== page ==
Thailand enjoys a 50% return rate for foreign tourists. In contrast, Vietnam only pulls back 5% of visitors.
Personally, I feel that Vietnam walks all over Thailand in almost every travel category except beaches. So, why do so many people have such bad experiences and never return to Vietnam?
I hope the list of travel guide I have made below helps out first-time visitors. It may seem cynical and anti-Vietnamese. It’s not. I love this country; I want you to love it, too. I’d just like to alert travelers to beware of the common first-time mistakes that may sour their experience of the local people and the country overall.
Do your homework, know what to expect, and this is the most rewarding country in Southeast Asia to explore.
-1- TAKE YOUR VISA SERIOUSLY, VERY SERIOUSLY INDEED
Yes, it seems like common sense, but I have seen tourists turned away at the airport for visa misinformation or failing to print their visa-on-arrival pre-approval paper. Double, triple check all of your information, have your accommodation address ready to go for the arrival form, be very respectful to the immigration officers, no matter how cold they are. Get stamped and enjoy.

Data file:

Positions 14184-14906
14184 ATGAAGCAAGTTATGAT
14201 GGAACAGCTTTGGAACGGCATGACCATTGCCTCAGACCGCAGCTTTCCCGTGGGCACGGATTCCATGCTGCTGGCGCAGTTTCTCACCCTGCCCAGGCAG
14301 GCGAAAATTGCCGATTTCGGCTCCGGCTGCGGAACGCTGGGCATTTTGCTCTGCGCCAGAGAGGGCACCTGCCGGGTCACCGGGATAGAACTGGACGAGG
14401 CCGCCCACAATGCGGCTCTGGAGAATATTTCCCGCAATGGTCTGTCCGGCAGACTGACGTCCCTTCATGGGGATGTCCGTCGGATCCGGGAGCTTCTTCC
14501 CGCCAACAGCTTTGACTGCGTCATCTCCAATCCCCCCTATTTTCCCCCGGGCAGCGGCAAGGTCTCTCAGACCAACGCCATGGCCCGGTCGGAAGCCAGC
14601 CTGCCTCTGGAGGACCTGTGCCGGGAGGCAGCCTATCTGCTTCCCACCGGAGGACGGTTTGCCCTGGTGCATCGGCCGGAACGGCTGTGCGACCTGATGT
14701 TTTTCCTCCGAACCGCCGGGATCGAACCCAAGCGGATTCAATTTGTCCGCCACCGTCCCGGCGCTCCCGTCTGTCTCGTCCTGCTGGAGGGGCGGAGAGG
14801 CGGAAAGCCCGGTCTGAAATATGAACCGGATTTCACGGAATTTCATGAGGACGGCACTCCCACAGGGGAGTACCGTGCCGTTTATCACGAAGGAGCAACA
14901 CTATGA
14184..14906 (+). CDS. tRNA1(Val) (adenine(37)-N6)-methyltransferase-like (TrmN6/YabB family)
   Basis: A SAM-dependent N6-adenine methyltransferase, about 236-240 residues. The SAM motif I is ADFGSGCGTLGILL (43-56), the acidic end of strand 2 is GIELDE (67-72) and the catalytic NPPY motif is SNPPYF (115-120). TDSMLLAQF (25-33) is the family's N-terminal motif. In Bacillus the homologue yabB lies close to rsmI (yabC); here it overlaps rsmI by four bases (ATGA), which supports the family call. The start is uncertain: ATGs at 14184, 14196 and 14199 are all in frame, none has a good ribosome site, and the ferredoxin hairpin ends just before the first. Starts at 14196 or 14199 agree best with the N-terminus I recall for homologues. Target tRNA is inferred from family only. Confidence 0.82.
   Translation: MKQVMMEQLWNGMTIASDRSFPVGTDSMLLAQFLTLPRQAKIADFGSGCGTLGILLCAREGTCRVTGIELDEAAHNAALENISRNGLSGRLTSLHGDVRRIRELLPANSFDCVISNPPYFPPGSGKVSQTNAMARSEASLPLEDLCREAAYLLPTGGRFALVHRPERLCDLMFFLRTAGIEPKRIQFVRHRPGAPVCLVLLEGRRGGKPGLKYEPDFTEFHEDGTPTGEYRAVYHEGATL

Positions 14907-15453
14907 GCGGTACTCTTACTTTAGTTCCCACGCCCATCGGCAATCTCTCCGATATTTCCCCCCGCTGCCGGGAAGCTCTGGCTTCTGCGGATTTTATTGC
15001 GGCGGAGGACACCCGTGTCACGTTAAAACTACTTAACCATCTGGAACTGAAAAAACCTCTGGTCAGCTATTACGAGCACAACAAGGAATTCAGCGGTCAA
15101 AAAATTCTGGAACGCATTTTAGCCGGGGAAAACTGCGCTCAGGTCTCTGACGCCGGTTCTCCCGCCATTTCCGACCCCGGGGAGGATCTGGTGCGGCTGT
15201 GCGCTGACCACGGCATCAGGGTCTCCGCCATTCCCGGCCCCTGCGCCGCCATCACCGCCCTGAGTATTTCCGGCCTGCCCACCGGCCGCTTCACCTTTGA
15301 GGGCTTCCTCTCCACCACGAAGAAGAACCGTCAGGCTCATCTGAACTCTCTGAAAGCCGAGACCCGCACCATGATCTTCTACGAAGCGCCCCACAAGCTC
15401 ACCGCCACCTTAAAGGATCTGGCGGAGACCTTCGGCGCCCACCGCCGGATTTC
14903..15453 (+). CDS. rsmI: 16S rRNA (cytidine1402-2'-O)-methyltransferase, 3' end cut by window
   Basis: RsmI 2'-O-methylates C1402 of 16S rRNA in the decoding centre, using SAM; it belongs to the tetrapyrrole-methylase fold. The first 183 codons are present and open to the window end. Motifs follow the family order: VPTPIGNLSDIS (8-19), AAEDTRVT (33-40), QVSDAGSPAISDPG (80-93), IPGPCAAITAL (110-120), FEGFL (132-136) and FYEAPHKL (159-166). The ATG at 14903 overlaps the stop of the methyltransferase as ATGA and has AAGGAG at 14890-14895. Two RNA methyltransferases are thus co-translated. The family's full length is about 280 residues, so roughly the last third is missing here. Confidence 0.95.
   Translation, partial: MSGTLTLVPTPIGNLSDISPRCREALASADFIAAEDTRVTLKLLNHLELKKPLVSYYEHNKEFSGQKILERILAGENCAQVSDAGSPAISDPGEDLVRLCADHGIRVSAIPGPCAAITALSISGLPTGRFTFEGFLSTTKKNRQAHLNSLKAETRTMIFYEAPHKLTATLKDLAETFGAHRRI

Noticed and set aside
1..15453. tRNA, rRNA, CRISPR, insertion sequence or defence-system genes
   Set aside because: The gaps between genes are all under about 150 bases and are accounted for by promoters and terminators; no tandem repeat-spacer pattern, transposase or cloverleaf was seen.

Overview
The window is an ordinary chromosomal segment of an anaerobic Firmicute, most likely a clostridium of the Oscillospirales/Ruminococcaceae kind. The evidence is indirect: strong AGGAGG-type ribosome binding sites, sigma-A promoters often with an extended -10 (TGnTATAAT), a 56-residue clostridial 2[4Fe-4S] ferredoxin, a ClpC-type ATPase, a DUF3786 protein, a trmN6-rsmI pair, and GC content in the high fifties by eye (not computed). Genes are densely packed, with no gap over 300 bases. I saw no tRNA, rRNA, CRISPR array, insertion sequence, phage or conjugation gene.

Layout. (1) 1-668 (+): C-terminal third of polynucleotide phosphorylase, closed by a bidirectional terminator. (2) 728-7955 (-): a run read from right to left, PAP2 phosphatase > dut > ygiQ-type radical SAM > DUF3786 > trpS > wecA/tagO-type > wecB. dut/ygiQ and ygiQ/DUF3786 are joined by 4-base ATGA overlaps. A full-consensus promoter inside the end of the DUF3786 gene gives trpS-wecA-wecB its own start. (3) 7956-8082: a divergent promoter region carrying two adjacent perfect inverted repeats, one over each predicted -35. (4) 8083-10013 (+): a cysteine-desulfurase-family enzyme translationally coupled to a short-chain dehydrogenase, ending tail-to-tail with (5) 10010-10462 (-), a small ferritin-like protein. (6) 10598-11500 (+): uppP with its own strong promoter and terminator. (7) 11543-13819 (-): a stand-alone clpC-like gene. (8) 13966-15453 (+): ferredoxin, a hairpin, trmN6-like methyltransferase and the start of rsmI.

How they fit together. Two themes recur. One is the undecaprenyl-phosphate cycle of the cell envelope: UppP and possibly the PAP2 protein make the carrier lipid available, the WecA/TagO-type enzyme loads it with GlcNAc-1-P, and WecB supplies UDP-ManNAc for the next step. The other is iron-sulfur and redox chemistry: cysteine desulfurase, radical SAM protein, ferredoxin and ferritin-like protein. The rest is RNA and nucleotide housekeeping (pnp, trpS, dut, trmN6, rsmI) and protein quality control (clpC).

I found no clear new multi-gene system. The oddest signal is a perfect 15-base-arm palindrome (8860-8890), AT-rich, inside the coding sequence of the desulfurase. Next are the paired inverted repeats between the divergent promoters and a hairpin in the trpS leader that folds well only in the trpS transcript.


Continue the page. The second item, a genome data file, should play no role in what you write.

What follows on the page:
-2- THE PRICE FOR GOODS AND SERVICES IS…WHATEVER YOU’LL PAY
This is something that is difficult for us North Americans to understand. We are used to a fixed price for everything and we generally believe what we hear and read.
Remember, it is normal in Vietnam for locals to overcharge or inflate prices when they feel they can get more money for something. It’s been happening here in Vietnam since long before tourists ever arrived. It is not necessarily that they are “ripping you off”. It’s just the fluid way that small transactions happen in Vietnam. Sellers will make false claims, pretend you’ve agreed to a higher price, or give you back less change than you’re owed. Happens every day. Be careful, educate yourself and know that….
-3- SOME PEOPLE WILL LIE TO YOU
This is another hard one for first-time travelers to understand and it sours many trips to Vietnam. Though politically communist and still state-organized on a larger scale, Vietnam is hyper-capitalistic on street-level. Tourists have only been coming for twenty years. To the Vietnamese, there is nothing wrong with doing or saying anything it takes to get your business.
In the rush for tourist cash, locals (tailors, hotel staff, travel agents, taxi drivers) will do or say ANYTHING. The good thing is, unlike in Thailand, everything is negotiable. Be very weary and….
To be continued...